How To Plan A Personal Retreat That Fits Your Life

 

Whether it’s due to job stress, family responsibilities, or technology overload,  most of us feel that we need an occasional break from our daily lives. A peaceful retreat on a remote mountain top would be ideal, but that comes with its own set of stressors: i.e., the money, time, and travel required to make it happen.

Maybe we need to redefine our notion of ‘retreat.’ Can you step away from the world without actually leaving it? Would you be more inclined to give yourself this re-energizing practice if the cost and travel time were minimal?  And are you willing to design your own stay-in-place retreat that works within the boundaries of your world?

If so, read on for a brief guide to designing your customized, low-cost, in-home retreat.

SEE ALSO: The 10 Rules Of Dharma


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First, a few questions

Planning is the key to success. Let’s begin with some preliminary questions to consider when planning your stay-in-place retreat.

  1. How long do you want to devote to your DIY retreat? A day, a weekend, or even a full week?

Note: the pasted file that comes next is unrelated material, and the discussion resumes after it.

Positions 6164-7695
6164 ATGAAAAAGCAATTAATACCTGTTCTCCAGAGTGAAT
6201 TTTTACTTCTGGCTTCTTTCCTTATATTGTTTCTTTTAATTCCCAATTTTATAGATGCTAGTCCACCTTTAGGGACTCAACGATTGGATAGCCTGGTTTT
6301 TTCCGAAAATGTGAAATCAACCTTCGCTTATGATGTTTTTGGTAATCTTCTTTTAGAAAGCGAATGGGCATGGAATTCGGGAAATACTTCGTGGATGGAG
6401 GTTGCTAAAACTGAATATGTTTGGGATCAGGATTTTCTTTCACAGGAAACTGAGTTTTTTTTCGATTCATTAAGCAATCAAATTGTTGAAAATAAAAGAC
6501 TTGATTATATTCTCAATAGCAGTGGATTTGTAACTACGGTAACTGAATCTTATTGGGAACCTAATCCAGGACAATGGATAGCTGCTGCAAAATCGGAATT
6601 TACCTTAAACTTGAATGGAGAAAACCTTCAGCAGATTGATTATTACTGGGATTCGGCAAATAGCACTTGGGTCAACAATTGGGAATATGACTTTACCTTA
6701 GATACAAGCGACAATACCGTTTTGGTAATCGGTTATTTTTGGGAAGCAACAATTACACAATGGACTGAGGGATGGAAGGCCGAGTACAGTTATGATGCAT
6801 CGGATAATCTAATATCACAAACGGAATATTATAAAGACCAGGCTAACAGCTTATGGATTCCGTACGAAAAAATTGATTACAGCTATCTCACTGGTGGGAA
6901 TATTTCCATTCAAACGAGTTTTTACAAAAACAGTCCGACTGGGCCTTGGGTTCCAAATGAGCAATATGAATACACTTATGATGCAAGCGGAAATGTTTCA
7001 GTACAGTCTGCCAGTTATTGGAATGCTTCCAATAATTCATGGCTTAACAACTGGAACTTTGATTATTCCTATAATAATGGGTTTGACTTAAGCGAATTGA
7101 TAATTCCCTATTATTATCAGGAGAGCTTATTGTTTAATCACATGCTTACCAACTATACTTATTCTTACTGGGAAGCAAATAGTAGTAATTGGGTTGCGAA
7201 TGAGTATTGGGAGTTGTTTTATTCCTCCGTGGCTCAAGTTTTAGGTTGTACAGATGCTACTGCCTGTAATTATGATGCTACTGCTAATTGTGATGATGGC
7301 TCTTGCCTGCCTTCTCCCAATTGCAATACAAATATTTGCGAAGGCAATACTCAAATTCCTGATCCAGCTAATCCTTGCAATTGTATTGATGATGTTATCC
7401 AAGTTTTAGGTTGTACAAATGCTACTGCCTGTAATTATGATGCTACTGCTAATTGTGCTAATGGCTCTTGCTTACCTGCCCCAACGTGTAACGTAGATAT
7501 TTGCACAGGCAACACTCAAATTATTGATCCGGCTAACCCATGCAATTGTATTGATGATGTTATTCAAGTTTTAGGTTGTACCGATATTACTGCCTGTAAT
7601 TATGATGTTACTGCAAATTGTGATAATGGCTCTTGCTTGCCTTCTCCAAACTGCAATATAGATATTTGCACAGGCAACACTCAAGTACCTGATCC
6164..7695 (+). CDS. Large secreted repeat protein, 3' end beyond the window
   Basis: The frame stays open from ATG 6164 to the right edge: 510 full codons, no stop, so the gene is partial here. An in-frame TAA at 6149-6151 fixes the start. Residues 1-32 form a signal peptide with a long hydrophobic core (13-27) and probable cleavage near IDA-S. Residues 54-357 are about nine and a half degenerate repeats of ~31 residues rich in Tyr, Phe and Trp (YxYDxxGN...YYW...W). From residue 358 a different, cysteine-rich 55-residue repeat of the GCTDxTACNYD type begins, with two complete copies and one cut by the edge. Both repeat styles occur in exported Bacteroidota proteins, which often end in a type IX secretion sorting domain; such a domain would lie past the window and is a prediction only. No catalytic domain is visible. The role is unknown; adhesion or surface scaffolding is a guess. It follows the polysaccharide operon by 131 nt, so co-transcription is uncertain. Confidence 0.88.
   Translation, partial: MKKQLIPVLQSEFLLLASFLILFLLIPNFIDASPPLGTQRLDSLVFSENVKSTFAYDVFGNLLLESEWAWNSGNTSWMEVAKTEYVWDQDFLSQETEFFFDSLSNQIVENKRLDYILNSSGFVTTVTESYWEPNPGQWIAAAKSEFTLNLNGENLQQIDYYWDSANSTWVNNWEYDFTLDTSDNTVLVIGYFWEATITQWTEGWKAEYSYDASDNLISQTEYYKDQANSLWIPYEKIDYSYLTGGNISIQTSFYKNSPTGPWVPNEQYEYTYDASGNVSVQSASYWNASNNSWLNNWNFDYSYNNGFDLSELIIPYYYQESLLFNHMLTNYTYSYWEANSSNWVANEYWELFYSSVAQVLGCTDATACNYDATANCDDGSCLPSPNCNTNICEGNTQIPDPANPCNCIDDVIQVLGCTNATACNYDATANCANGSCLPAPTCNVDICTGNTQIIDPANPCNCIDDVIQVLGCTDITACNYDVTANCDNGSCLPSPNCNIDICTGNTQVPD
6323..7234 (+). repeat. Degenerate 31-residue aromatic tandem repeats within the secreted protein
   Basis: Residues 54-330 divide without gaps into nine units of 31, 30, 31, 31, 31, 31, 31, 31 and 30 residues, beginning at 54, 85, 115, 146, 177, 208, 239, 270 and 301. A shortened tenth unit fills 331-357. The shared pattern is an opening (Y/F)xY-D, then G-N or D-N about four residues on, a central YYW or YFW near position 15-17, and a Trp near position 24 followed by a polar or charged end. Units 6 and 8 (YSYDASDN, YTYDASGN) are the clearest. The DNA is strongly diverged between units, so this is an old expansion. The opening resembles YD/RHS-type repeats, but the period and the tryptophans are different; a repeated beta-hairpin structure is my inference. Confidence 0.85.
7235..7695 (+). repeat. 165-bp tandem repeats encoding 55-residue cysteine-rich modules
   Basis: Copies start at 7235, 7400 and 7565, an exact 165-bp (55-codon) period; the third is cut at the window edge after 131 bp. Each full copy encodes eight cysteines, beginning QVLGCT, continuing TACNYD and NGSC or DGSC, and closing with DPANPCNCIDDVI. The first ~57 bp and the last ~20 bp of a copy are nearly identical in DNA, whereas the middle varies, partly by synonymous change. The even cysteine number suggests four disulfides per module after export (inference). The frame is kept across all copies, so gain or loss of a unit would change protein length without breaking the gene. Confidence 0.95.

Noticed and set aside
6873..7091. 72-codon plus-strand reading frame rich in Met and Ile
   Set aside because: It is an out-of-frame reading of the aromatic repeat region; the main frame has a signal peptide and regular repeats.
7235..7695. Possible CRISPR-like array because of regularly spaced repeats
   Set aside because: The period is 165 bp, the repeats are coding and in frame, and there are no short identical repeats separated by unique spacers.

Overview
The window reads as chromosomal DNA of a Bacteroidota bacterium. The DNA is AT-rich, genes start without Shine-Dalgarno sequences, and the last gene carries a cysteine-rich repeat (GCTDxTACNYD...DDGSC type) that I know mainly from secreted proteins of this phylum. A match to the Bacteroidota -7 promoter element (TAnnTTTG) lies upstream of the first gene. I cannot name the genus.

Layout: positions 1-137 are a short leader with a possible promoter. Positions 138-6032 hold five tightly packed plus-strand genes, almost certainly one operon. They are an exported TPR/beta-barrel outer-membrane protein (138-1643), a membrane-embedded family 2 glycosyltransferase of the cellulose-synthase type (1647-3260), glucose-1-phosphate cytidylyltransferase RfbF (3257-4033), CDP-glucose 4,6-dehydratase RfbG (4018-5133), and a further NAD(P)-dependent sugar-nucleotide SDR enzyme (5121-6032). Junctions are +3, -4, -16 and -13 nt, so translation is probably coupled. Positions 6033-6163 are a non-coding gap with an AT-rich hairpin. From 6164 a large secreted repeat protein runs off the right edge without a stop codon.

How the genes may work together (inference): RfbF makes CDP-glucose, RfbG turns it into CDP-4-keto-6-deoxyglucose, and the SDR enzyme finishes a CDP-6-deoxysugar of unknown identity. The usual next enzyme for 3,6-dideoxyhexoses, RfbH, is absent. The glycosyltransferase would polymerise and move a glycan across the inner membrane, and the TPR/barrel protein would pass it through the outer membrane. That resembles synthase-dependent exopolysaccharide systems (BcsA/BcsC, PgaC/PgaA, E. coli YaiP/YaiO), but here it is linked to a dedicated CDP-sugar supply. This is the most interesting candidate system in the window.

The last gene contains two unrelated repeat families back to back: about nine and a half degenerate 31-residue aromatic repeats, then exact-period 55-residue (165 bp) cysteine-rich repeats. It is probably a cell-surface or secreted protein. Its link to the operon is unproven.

2. Where will you have this retreat? If you live alone, you can declare your home a sanctuary for the duration of the retreat and enforce any rules you like. On the other hand, if you share living space with other human beings, they won’t necessarily comply with your wishes. In that case, consider having your DIY retreat at an inexpensive motel, in a tent, or in a place of worship. You might even want to swap living spaces with a friend for a few days.
  3. What type of retreat do you need? Is your goal to deepen your spiritual foundation or to perfect your pada bandha in Warrior poses?  Do you want a silent retreat, a yoga retreat, or a detox retreat? Knowing exactly what you hope to gain from the experience will help you decide on the details. Be honest with yourself. If you’re dreaming of full-body massage and mimosas for breakfast, you ‘ll only feel more stressed after a weekend of all-day meditation and macrobiotic meals.

Make the plan

Once you have a clear idea of what your personal retreat looks like, you’re ready to assemble the pieces.